Content marketing can be one of the most effective ways to generate and convert leads, but it’s only effective if you make well-informed improvements to your strategy over time.
And, of course, you can only make these types of improvements if you have the data needed to inform your decisions.
That’s where content marketing metrics tracking comes into play. According to management guru Peter Drucker, “What gets measured, gets managed.” Take his words to heart by reviewing the following 17 key content marketing metrics I’ve identified to optimize your content planning strategy for higher sales and greater visibility:
#1. Time on site
As a general rule, the amount of time your visitors spend on your site is one of the best indicators of their engagement with your content.
According to Hubspot, over half of website visitors spend less than 15 seconds on a website, though, unfortunately, it generally takes longer than that to generate a lead. Tracking your average time on site and comparing it across different pages should help you uncover ways to keep visitors around longer.
My advice? If your time on site is improving, but the number of leads you’re generating is not, you need to look at the quality of your calls-to-action to see what’s preventing visitors from taking the next step.
#2. Unique visitors
There is no point generating high-quality content if nobody is viewing it! By measuring the number of unique visitors your site receives and tracking this metric over time, you’ll be able to determine whether or not your marketing campaigns are working.
That said, be careful not to put too much stock in this metric. I come across lots of business owners who live and die by their number of unique visitors, but the truth is that raw traffic counts aren’t nearly as important as what those readers do once they land on your site.
#3. Returning visitors
Earning long-term brand followers is every bit as important as driving new leads to your site. Measuring the number of visitors who return to your site will tell you whether or not your content has achieved the necessary level of “stickiness.”
#4. Total leads
Leads are the lifeblood of a business, which is why generating leads is such an important part of any content marketing strategy. Keep an eye on this metric by tracking the number of lead gen form completions you receive, free trial signups you capture, and email subscribers or social media fans that you convert into future buyers.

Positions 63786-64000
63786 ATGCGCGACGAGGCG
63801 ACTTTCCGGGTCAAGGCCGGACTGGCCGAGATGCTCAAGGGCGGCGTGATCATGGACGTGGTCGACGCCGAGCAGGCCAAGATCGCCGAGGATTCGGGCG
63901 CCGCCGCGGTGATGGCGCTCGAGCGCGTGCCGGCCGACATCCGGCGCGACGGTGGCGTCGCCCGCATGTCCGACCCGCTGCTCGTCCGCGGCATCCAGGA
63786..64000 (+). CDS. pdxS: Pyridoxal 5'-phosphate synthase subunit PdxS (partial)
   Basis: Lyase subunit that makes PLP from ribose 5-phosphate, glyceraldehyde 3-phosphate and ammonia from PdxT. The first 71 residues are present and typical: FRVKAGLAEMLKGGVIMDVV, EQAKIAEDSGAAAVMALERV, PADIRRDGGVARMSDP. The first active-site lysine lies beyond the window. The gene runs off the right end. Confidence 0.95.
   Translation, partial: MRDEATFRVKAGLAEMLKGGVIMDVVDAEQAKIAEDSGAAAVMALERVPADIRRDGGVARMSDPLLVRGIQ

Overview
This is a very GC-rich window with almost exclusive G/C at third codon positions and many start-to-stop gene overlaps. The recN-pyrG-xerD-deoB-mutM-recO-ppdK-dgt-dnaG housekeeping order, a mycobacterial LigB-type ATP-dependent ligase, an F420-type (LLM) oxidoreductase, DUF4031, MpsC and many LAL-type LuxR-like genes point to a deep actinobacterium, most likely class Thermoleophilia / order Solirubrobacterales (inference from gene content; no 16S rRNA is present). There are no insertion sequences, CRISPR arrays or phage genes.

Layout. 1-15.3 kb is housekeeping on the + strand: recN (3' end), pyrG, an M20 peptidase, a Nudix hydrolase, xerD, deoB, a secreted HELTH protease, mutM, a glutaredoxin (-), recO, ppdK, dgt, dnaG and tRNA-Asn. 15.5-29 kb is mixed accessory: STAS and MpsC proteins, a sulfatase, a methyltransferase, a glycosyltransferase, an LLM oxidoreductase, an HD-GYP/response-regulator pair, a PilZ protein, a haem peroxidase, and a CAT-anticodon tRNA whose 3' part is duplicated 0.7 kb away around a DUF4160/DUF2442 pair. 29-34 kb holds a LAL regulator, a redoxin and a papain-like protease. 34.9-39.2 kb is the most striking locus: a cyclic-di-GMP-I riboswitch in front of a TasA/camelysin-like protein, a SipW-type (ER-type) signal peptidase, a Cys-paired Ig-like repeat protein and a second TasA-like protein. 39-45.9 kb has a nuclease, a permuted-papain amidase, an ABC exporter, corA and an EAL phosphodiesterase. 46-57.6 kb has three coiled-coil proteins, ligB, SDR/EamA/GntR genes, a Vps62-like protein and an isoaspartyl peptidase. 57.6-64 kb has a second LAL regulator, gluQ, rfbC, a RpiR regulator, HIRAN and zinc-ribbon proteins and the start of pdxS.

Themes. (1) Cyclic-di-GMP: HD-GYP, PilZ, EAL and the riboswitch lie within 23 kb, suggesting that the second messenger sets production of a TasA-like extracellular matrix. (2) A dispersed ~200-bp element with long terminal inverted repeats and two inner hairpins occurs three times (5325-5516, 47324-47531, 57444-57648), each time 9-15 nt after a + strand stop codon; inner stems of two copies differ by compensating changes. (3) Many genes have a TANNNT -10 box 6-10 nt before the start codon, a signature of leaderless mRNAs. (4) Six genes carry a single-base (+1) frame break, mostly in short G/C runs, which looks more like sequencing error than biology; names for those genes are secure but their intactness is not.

#5. Bounce rate
A “bounce” occurs when a visitor hits one of your pages and then clicks “Back” without engaging further, so a high bounce rate usually indicates that people aren’t interested in what you have to offer (though, less commonly, it can also mean that they found the answers they needed and left).
Bounce rate is typically tracked on a page-by-page basis, so watch your stats. If you see a page or series of pages with a high bounce rate, you’ll need to improve the quality or relevancy of your content to keep your visitors around.
#6. Volume of organic leads
All leads are valuable, but leads generated from organic search traffic, direct referrals and social media tend to be more cost-effective than their paid counterparts. As a result, you’ll want to measure the percentage of leads you receive from organic sources to ensure you’re taking full advantage of these mechanisms.
#7. Natural inbound links
Natural inbound links tend to provide higher quality leads and are more SEO value than links that you build manually. Measuring this metric will help you to keep an eye on the traction your content is gaining within your community. If you see a sharp uptick in unsolicited inbound links, there’s a good chance one of your content pieces is going viral!
#8. Cost effectiveness
Inbound leads from content marketing and other organic sourcesare reportedly 61% cheaper than leads generated from outbound marketing, but that doesn’t mean they’re free!
To determine the cost-effectiveness of these leads, calculate the cost of your content marketing campaign relative to the value of the leads that you generate. For more accurate numbers, be sure to take into consideration intangible costs, such as the value of the time you spent creating your content or the overhead expenses associated with your computer and other equipment.
#9. Lead-close rate
In theory, a well-executed content marketing strategy should make your viewers more receptive to your marketing messages. As a result, an interesting metric to track is the number of leads you go on to close.
For best results, use a multi-touch attribution modeling program like Convertro to see which of your leads can be specifically attributed to your content marketing campaigns.
#10. Call-to-action click-through rate
While measuring your overall lead-close rate is important, it can be difficult to identify specific ways to improve it without involving other data.